Trying your First Mountain Marathon

One cold October weekend I completed my second Original Mountain Marathon. After two quite contrasting experiences, I think I’m starting to have an idea of why some people come back year after year, while others understandably say, 'never again!'


The OMM isn't like a typical trail race and if you were hoping to follow the red flags you'd be disappointed. However, the added challenge of having to navigate your route is what brings people back year after year. It is also probably why so many of the top mixed and female teams last year were of ‘veteran’ age. Rather than blindly running for the next checkpoint, having the experience of knowing when to stay high, or what ground is fastest to travel across can make all the difference.

Overall, the navigation in the Black Mountains felt easier than the Lake District the previous year, although the horrendous weather did mean that lots of the checkpoints required a bum slide down a gully to reach.


The weather is a major factor when assessing the difficulty of the OMM. Last year was pretty epic with 60mph winds and 5m visibility on the Saturday. This year was no easier and saw us running through hail and snow with reported temperatures on the Saturday of -12c and a freezing overnight camp.

Given the (sometimes) extreme weather during the OMM, your safety requires you to judge the mountain terrain appropriately instead of using GPS trackers and having the correct kit to stay warm and dry. The race generally attracts experienced mountaineers, but if you’re not at the overnight camp no one is going to look for you until 4pm on the Sunday!


Photo by: Rebecca North

The best times for me to get my calories in during the marathon were the mornings and evenings. Each day, I made sure I had a massive breakfast of quinoa with mixed fruits. During the day I didn’t eat much (just a little cheese and a muesli bar), although I put Tailwind in my water bottle which kept me going until an early dinner at the overnight camp, where we enjoyed freeze dried curry followed by rice pudding. On the Sunday I only had water to drink and mostly ate Skittles – not natural but plenty of sugar to keep us energised (1 checkpoint = 1 handful of Skittles each).

Overnight camp

Photo by: Rebecca North

The overnight camp was surprisingly sheltered, flat and dry (unlike last years bog camp). However, searching for your own green tent among 1000 other identical tents may be the hardest navigational obstacle to overcome during the OMM. I very nearly had to take a bearing off the Fire Station and a friend and I successfully played connect4 with Terranova tents (the tent of choice on the OMM).

It got down to about -2c in the overnight camp and my shoelaces were frozen when I went to the loo at 3am (and subsequently got lost finding the tent again). I was however toasty in my summer sleeping bag with two liners, all my clothes, hat and two pairs of socks. I kept some valuables in there, such as my phone and gloves, to ensure they kept dry. In retrospect, I should have put the gas canister in there too.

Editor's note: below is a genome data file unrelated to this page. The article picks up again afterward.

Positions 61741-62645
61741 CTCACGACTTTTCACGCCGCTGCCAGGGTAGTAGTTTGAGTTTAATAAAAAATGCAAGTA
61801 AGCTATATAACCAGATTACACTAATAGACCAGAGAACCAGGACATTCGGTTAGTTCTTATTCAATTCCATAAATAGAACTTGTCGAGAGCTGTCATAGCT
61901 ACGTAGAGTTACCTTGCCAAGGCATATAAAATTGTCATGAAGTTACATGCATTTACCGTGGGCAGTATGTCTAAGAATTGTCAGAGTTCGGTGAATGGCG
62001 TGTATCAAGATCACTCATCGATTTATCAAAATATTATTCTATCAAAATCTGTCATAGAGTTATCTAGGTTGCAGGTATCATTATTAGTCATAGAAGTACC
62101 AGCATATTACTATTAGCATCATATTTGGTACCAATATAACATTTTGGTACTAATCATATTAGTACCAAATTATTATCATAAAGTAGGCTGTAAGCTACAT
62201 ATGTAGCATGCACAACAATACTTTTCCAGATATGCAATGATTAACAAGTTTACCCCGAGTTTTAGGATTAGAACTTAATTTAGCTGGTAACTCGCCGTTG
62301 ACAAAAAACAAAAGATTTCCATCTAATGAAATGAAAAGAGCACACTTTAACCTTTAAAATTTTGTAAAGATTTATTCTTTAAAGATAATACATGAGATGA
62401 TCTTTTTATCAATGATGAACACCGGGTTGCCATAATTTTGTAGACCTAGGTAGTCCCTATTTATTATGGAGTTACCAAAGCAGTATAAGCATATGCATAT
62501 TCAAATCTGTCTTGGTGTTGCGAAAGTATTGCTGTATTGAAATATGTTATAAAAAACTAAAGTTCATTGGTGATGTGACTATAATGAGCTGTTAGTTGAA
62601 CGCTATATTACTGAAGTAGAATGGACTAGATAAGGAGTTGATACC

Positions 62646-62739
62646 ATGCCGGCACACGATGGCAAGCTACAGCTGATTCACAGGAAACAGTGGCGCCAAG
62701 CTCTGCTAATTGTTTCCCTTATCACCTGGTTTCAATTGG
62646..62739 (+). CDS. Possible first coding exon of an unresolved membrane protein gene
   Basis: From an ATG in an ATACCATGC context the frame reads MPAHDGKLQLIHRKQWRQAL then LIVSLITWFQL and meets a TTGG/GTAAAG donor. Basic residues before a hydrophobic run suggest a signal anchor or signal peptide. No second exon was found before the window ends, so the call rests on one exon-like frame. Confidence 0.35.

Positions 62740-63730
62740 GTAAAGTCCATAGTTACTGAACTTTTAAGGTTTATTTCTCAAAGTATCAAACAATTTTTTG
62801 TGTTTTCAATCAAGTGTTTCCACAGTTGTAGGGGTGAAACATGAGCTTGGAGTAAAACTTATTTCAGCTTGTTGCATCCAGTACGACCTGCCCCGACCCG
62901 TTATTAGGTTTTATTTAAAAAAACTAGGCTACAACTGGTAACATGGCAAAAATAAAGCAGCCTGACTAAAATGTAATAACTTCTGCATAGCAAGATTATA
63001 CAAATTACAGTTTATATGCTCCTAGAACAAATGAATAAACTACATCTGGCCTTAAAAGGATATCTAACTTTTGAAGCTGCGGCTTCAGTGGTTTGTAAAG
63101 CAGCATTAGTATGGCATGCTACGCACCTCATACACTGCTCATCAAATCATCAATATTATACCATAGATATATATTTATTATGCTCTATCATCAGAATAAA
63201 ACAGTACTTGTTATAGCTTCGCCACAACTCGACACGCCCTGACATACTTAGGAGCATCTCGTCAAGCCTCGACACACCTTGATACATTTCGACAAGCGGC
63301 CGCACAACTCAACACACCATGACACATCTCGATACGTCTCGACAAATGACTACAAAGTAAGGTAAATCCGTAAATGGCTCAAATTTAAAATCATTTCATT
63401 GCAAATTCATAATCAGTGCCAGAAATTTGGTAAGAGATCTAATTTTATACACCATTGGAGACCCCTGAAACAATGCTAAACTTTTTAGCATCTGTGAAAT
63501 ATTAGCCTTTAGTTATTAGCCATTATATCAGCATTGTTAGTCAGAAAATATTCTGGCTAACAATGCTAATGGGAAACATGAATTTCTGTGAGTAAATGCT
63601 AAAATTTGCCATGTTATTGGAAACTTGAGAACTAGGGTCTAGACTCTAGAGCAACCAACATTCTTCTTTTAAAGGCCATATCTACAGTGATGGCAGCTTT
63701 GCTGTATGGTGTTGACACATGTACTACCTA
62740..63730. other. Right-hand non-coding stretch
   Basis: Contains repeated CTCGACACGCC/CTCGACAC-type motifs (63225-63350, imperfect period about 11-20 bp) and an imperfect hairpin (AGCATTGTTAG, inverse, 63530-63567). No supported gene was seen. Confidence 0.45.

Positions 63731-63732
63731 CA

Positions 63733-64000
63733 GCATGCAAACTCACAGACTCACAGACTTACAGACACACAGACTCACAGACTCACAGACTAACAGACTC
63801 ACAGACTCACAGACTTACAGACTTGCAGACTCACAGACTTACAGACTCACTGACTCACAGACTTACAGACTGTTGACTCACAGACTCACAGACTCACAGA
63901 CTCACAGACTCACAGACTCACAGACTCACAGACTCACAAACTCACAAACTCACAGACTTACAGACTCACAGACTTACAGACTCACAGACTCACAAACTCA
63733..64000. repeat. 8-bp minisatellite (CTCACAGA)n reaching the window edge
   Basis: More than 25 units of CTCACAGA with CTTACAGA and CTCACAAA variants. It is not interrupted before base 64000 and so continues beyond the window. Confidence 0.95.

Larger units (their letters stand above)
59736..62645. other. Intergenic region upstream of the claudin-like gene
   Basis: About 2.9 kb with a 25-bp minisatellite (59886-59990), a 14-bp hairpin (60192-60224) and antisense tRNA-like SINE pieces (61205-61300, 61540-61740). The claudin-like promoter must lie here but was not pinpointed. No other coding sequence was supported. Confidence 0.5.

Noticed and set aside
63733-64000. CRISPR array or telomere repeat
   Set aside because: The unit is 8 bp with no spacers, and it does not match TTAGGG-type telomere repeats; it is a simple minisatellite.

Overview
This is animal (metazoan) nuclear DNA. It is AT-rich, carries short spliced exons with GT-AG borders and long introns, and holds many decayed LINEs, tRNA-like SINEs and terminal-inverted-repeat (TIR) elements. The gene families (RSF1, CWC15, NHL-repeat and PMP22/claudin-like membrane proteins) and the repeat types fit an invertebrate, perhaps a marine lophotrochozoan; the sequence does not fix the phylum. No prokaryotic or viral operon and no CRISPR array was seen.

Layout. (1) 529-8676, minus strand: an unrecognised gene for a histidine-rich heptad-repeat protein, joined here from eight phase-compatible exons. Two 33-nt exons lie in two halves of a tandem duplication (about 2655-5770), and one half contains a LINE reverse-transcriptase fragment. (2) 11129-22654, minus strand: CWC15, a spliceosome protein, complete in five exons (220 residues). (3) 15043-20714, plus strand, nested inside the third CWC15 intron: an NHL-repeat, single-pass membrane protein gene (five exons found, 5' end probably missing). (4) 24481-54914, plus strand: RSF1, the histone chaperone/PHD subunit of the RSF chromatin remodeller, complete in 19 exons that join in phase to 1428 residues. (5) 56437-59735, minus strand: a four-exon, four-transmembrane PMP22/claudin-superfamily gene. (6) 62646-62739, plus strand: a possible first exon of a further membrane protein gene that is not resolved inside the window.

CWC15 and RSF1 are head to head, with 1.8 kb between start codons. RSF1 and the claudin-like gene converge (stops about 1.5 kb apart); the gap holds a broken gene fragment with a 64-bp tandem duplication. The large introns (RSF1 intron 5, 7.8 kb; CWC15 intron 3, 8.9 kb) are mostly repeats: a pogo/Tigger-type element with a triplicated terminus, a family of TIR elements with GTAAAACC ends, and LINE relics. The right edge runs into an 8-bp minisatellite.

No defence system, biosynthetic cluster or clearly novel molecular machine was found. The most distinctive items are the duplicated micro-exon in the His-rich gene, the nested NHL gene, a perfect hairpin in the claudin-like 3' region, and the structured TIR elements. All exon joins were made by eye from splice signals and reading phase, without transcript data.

The fact that the race is in a different part of the UK each year is a big incentive to go again. I found the Black Mountains to be more accessible than Langdale the year before; no massive steep uphills (save from getting up from the checkpoints) and a clear horseshoe of mountains to aid route planning and navigation. However, the area is pretty limited and we covered most of it on the weekend, so I look forward to somewhere completely different next time.


At the OMM, there are a number of different 'courses' you can choose from. There are 'Score' course, where you reach checkpoints in any order and try and get the most points, and 'Route' courses, where the checkpoints have to be reached in a particular order and the winner is the quickest team.

Additionally, you can choose between 'Long Score' and 'Short Score' races. I found the Short Score restrictive on time and we finished monumentally late (turns out you can get negative points!). The Long Score gave better flexibility with more time to reach the checkpoints, but our team fitness meant we couldn’t make the most of this.

With so many course options and a variety of locations on offer, I am excited to see where and what will be on offer next year!

Pointers for your first race…

  • Sandwich bags for dry feet at the overnight camp!

  • Bring something to light up your tent so you can find it again in the dark.

  • The only item I forgot was my hipflask 😦 Some whiskey helps the long cold evening in camp.

  • As does a pack of cards or some compact entertainment – it’s a long evening.

  • Bring layers, the kit list is a minimum so don’t be afraid to bring extra if there is a cold forecast.

  • Spend time at the beginning planning a route and review it during the day. Don’t be afraid to pause and regroup (but there probably isn’t time for a picnic).

  • Have fun! Both years I have tried to prioritise my friendship with my race partner over exhausting ourselves and getting lots of points. Maybe that will change in the future but it’s an approach that works for me.

Photo by: Rebecca North

Written by Rebecca North: Qualified mountain leader and trainee rock climbing instructor, Rebecca escaped London life 18 months ago to spend more time trail running, climbing and wild swimming in the Lake District.

For more information on the OMM and how future races will be affected by the COVID-19 outbreak, please click on the link below: